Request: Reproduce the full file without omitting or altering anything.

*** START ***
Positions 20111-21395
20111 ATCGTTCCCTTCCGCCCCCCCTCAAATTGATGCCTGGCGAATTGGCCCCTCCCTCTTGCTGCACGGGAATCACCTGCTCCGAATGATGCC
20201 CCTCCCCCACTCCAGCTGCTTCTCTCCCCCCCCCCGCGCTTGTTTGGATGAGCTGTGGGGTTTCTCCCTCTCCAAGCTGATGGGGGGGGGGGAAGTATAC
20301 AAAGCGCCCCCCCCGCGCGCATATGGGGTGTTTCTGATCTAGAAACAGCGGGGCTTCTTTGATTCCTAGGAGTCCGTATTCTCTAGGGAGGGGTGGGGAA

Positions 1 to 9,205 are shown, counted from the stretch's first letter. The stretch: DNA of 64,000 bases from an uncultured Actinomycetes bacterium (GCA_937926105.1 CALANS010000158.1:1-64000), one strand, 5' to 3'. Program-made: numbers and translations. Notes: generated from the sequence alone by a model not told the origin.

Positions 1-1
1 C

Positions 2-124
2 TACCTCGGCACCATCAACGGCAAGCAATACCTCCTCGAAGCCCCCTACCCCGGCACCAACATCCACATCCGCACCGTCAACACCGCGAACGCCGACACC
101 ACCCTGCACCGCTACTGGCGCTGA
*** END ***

Positions 20111-21395
20111 ATCGTTCCCTTCCGCCCCCCCTCAAATTGATGCCTGGCGAATTGGCCCCTCCCTCTTGCTGCACGGGAATCACCTGCTCCGAATGATGCC
20201 CCTCCCCCACTCCAGCTGCTTCTCTCCCCCCCCCCGCGCTTGTTTGGATGAGCTGTGGGGTTTCTCCCTCTCCAAGCTGATGGGGGGGGGGGAAGTATAC
20301 AAAGCGCCCCCCCCGCGCGCATATGGGGTGTTTCTGATCTAGAAACAGCGGGGCTTCTTTGATTCCTAGGAGTCCGTATTCTCTAGGGAGGGGTGGGGAA

Positions 1 to 9,205 are shown, counted from the stretch's first letter. The stretch: DNA of 64,000 bases from an uncultured Actinomycetes bacterium (GCA_937926105.1 CALANS010000158.1:1-64000), one strand, 5' to 3'. Program-made: numbers and translations. Notes: generated from the sequence alone by a model not told the origin.

Positions 1-1
1 C

Positions 2-124
2 TACCTCGGCACCATCAACGGCAAGCAATACCTCCTCGAAGCCCCCTACCCCGGCACCAACATCCACATCCGCACCGTCAACACCGCGAACGCCGACACC
101 ACCCTGCACCGCTACTGGCGCTGA